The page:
08/05/2004 11:00PM

The time is now for Rock Hard Ten

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OCEANPORT, N.J. - With the sudden retirement of Smarty Jones, the sport's next 3-year-old hero could be a big, temperamental bruiser who is finally starting to tap his tremendous potential.

Rock Hard Ten just might be ready for a major breakthrough Sunday in the Grade 1, $1 million Haskell Invitational at Monmouth Park.

But first, he'll have to mind his manners.

"Rock Hard Ten is a big, strong horse," said jockey Joe Bravo, who rides Lion Heart in the Haskell. "I think everyone would agree he is his own worst enemy. If he doesn't act up and throw a fit, he's going to be a tough horse to beat."

Rock Hard Ten came to national prominence in the Santa Anita Derby. He ran second, beaten a head by Castledale, in only his third lifetime start. Rock Hard Ten was placed third for bumping Imperialism.

The disqualification cost him the graded-stakes earnings needed for a spot in the Kentucky Derby.

Rock Hard Ten joined the Triple Crown for the last two legs, but might not have been fully ready for that challenge.

A son of Kris S., Rock Hard Ten rallied to get second in the Preakness and raced on the pace in the Belmont Stakes before fading to fifth.

"He was still maturing," said trainer Jason Orman. "He could have easily won the Santa Anita Derby, so you figure he was as good as anything in California. We took a chance. I thought he ran a good race in the Preakness, but Smarty Jones probably ran one of the best races of the year."

Rock Hard Ten also showed a difficult side as he bucked and froze behind the starting gate, delaying the start of the Preakness and the Belmont.

Orman has shown infinite patience with his pupil. Continual trips in the morning to the starting gate and the efforts of the gate crew at Hollywood Park and Del Mar have paid off.

Rock Hard Ten was the model of professionalism in his most recent start, the Grade 2 Swaps Stakes at Hollywood Park on July 10. He loaded into the gate without a fuss, assumed early stalking position behind Boomzeeboom, and rolled past that rival in the lane to draw off to a 3 3/4-length victory.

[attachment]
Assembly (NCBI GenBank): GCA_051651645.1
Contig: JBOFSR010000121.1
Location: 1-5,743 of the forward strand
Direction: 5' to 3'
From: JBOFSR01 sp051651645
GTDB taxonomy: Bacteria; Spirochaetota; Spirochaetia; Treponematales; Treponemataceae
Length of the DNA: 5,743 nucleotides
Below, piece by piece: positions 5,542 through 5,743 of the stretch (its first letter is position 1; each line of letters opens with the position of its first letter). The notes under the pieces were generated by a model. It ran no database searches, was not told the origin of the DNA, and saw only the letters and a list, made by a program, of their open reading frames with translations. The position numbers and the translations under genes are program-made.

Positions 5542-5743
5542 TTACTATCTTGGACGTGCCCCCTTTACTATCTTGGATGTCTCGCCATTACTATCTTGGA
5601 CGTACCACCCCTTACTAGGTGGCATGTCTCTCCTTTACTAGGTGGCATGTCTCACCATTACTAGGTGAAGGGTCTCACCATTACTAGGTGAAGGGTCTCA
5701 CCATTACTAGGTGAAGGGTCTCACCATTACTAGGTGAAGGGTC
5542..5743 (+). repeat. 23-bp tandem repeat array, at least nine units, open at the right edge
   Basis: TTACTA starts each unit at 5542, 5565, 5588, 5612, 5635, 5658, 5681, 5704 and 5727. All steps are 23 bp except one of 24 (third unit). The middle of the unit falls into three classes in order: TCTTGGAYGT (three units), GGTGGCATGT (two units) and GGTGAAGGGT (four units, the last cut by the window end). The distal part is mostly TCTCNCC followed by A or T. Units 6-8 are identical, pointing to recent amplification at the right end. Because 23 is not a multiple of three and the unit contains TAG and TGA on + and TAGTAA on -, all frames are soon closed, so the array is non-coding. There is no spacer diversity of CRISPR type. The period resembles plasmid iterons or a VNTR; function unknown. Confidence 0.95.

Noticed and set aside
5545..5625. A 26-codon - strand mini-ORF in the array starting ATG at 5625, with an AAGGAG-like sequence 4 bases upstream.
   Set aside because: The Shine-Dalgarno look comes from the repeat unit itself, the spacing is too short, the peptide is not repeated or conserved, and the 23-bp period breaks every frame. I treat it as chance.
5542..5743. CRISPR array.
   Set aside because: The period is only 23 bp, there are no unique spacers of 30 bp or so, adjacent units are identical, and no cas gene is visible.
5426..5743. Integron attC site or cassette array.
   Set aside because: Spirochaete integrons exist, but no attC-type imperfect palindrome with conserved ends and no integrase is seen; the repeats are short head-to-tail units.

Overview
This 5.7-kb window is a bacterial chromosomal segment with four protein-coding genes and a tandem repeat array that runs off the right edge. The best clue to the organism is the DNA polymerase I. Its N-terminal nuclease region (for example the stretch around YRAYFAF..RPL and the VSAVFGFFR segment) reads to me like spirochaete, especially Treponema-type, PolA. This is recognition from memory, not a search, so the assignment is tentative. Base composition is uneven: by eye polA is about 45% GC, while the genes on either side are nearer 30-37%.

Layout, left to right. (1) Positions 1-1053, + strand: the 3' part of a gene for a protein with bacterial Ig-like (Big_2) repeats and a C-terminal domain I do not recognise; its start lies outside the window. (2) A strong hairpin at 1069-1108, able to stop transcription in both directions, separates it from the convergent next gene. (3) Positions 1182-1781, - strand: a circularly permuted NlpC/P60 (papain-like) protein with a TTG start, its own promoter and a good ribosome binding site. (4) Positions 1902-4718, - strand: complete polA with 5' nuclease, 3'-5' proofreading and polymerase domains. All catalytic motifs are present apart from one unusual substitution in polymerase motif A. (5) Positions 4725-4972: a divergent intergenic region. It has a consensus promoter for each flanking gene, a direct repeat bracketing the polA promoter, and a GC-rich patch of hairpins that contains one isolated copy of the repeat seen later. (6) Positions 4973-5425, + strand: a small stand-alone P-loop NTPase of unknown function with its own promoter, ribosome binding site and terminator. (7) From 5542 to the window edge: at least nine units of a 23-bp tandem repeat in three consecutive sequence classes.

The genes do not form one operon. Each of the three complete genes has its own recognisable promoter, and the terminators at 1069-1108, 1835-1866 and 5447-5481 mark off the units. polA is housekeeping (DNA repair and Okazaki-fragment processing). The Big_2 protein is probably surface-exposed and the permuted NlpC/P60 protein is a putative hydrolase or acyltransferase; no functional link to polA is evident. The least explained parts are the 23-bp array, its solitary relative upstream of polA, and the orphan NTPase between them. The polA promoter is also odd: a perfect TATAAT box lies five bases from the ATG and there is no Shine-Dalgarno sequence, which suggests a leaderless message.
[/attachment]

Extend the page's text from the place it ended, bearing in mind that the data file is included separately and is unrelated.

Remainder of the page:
It was his first stakes win and set the stage for the trip to the Haskell.

"It was a good confidence booster for him, especially after the Belmont," said Orman. "I thought he ran a very good race. He relaxed, and when the rider asked him to go, he accelerated pretty good."

Rock Hard Ten arrived at Monmouth on Wednesday night and walked the shed row Thursday morning. Several local trainers stopped by to admire him.

"He's very athletic for a big horse," said Orman. "I don't think there's any negative to it. If he wasn't so athletic, there might be some negatives. But for a big, long striding horse, he's very athletic."

Taking every precaution to avoid gate problems, Orman schooled Rock Hard Ten with the Monmouth crew Friday morning.

"He went into the gate with no problem and stepped right out," said Orman. "He was very professional."

The Haskell could be the launching pad for Rock Hard Ten. A win here and in the Travers at Saratoga on Aug. 28 could end the laments over the loss of Smarty Jones.

"There is a void there and it's pretty big," said Orman. "Hopefully he can win his next couple of races and he might be able to fill it. If he continues to develop, he has a chance to."